Often times, we look back at our lives and we can see the story. But is that story really the heart of the matter? How do we connect to the heart of our story in the present moment? Taking meaning from what is now to illuminate what was then.
At the core of every moment lies the heart of the cosmos, and my heart, and yours.
~Margaret D. McGee, Haiku–the Sacred Art
Today, I’d like to try a technique that Margaret McGee teaches in her book referenced above. She uses it to teach haiku. If you feel comfortable with that, I would definitely encourage you! If you feel there is another creative form calling forth from you, then use that–music, dance, poetry.
You will need up to 20 minutes for this exercise. Review all the steps before you start, unless you’re like me, in which case you just jump in!
Make a chart something like this (you probably will need extra room under sight!):
Now, if it is possible, find a nice place outside to sit comfortably and to take in your surroundings.
Relax, breathe deeply, look around.
- Now–What do you smell? It’s spring–are there flowers blooming? Can you smell them? Not all smells are serene! It could be something else altogether!
- Then–Close your eyes. Let go and stroll through your memories. Is there a particular scent from your past (last week? childhood?) that is arising for you?
- Now–Write down the first thing you see! And keep on filling it in. Our eyes can take in so many things! We can see, arguably, over 100,000 different colors! What words can you create that describes the individuality in what you see?
- Then–Close your eyes. Let go and stroll through your memories. Is there a particular color or scene from your past that is arising for you?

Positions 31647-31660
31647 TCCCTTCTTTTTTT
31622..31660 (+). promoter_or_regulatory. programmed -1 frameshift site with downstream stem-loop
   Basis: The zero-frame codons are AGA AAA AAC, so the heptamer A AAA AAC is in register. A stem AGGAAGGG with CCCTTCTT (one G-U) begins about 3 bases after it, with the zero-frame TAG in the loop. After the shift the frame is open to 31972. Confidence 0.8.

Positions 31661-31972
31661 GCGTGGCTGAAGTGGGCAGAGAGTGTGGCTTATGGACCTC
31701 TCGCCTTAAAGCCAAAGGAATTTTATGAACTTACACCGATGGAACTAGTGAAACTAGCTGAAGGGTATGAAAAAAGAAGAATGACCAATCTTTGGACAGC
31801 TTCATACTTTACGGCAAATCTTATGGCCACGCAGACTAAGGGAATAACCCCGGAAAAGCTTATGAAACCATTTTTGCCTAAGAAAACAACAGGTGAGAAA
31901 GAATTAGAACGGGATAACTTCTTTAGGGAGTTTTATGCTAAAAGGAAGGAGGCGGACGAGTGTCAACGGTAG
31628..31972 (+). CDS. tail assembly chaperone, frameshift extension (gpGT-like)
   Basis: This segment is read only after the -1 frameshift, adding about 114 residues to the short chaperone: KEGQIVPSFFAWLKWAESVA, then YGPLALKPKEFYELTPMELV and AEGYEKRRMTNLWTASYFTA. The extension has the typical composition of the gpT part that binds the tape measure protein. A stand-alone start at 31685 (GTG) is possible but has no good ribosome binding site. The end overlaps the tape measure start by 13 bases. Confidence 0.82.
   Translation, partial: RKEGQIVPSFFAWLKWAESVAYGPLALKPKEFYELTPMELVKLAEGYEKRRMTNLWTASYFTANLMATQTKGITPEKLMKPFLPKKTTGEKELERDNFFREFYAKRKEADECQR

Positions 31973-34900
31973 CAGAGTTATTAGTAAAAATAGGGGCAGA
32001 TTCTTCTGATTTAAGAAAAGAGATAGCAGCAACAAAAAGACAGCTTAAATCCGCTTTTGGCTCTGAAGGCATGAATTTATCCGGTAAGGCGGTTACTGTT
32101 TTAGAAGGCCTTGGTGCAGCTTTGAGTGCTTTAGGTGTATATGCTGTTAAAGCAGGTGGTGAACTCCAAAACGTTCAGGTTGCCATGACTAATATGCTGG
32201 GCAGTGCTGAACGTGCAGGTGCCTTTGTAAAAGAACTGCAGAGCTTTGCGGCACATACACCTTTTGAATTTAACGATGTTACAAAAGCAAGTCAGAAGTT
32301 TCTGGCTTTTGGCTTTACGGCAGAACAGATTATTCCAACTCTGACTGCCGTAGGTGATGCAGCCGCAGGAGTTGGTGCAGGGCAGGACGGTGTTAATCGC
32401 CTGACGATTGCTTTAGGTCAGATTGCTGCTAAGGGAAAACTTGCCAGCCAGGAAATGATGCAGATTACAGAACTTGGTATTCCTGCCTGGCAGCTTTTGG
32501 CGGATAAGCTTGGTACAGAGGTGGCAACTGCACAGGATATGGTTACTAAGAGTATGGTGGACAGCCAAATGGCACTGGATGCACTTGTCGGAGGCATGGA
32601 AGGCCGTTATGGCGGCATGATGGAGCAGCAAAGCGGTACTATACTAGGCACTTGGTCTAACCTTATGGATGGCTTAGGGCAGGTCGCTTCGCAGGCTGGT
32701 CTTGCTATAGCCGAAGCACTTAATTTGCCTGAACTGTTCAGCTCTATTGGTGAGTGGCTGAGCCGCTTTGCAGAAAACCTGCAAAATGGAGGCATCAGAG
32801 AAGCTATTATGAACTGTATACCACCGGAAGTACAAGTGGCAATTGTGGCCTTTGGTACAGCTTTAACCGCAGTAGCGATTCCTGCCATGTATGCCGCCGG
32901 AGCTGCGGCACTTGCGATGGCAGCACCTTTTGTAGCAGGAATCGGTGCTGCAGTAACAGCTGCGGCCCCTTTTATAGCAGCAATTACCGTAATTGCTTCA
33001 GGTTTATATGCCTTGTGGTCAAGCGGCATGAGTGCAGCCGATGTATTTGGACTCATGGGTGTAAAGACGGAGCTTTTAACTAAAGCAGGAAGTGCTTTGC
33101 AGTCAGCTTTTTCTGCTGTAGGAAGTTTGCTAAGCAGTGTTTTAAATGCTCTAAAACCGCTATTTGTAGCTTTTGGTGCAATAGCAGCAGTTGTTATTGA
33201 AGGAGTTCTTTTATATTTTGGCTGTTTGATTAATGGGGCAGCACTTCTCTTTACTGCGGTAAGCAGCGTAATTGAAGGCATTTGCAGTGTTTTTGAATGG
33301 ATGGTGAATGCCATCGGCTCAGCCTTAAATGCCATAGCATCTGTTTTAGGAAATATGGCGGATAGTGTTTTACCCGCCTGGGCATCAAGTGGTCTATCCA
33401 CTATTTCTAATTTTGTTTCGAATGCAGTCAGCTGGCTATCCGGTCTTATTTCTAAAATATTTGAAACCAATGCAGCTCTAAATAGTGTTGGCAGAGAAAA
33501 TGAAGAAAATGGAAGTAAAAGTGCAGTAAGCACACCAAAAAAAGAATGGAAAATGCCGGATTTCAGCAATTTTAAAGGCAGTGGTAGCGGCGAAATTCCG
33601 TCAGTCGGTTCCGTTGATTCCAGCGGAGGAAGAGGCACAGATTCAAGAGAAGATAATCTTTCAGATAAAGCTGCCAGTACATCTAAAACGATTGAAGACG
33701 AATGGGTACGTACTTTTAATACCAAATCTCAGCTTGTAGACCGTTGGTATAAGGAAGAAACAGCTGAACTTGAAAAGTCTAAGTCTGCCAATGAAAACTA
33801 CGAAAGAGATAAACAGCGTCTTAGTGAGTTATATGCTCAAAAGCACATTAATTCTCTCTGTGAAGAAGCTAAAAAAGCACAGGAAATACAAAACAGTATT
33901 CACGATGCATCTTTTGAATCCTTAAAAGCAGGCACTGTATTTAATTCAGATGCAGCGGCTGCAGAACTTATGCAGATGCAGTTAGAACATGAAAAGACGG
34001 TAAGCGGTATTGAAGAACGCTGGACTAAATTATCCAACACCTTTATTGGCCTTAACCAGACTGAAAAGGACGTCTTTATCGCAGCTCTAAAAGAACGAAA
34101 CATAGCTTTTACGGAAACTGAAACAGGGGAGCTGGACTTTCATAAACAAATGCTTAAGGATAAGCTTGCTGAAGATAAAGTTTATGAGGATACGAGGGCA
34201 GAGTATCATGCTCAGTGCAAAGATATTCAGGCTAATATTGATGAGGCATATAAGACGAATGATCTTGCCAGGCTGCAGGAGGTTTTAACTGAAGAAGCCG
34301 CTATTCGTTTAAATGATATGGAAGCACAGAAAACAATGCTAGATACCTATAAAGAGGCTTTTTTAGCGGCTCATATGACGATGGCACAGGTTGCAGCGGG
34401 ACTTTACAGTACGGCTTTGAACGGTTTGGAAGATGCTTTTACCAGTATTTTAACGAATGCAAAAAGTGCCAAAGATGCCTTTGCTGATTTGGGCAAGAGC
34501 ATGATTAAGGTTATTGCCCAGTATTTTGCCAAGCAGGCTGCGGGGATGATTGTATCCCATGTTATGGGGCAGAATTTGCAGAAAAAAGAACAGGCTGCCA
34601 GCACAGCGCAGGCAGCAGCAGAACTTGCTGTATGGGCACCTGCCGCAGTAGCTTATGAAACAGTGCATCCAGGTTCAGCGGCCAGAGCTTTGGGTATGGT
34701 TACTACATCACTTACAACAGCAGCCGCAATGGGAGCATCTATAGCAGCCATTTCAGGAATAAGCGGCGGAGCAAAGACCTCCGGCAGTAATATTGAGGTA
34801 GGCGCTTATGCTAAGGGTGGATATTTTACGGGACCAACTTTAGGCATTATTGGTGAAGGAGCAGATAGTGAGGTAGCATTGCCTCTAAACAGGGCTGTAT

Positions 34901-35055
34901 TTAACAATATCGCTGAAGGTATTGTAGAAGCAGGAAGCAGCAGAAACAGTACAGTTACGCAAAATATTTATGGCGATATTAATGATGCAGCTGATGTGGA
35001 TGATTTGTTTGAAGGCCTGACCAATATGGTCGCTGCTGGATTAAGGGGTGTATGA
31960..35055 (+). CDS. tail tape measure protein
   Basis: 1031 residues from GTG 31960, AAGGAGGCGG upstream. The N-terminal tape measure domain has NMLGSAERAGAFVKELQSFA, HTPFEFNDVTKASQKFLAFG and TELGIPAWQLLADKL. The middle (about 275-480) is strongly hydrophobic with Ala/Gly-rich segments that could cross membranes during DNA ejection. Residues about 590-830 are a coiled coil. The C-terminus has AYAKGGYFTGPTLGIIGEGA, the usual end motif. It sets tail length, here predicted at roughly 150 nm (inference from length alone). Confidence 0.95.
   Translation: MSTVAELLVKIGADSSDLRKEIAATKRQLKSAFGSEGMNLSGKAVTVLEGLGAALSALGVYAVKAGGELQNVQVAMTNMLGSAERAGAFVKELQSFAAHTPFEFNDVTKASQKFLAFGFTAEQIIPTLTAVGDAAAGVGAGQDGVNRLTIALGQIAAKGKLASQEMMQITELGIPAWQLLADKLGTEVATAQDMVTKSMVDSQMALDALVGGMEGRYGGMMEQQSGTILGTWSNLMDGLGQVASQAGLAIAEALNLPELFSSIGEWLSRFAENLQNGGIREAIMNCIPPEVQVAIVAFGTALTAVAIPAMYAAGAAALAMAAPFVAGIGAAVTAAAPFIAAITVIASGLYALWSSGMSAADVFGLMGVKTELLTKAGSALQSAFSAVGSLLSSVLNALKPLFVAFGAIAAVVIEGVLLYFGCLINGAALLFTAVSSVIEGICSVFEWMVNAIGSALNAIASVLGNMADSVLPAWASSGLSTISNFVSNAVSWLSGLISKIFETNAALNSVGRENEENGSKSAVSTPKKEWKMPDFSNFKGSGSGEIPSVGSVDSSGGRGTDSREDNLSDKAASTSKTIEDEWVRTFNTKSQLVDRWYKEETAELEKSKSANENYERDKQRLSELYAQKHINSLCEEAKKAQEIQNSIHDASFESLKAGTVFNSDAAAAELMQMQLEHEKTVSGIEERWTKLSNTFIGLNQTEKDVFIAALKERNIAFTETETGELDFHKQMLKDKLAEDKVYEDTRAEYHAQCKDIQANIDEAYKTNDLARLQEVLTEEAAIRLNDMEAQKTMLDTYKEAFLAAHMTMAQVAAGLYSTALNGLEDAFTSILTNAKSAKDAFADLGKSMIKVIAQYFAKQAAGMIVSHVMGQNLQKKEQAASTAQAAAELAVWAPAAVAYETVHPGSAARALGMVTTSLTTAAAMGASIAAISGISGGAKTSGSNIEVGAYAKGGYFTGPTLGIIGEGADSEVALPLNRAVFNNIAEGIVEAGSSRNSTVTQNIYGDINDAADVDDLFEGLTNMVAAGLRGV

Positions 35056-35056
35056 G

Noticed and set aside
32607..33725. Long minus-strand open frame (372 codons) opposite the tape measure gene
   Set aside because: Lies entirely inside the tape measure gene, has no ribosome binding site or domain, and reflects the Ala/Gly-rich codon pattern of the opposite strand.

Continue on in this pattern for each category.
Now, get a fresh sheet of paper or use the back of your grid. Choose a few images from your lists that are resonating with you and with each other. These images may all be from the present moment or they may be from past moments. In particular, if you want to use the present to cast meaning on your past story, search for threads that connect across time.
Go and do! Create your artwork (or soulwork) in haiku, other poetry forms, photography, collage, painting, mandala, essay, etc. Whatever way calls to you. Take time now to make meaning and to add to the depth and meaning of your own story.
For me, what is resonating is the bitterness of coffee, addiction, wind that is too strong. Yikes–what can I do with that?
stormy winds of spring
whistle through my breaking heart–
Aaah, well, this exercise today seems to have brought up some memories. What is clear to me is that our stories are never finished. We can continue to add meaning and to find new meaning and to have alternate meanings! A surplus of meaning.
© 2013, essay, haiku, and photograph, Terri Stewart, all rights reserved
TERRI STEWART is Into the Bardo’s Sunday Chaplain, Senior Content Editor, and Site Co-administrator. She comes from an eclectic background and considers herself to be grounded in contemplation and justice. She is the Director and Founder of the Youth Chaplaincy Coalition that serves youth affected by the justice system. As a recent graduate of Seattle University’s School of Theology and Ministry, she earned her Master’s of Divinity and a Post-Master’s Certificate in Spiritual Direction with honors and is a rare United Methodist student in the Jesuit Honor Society, Alpha Sigma Nu. She is a contributing author to the Abingdon Worship Annual.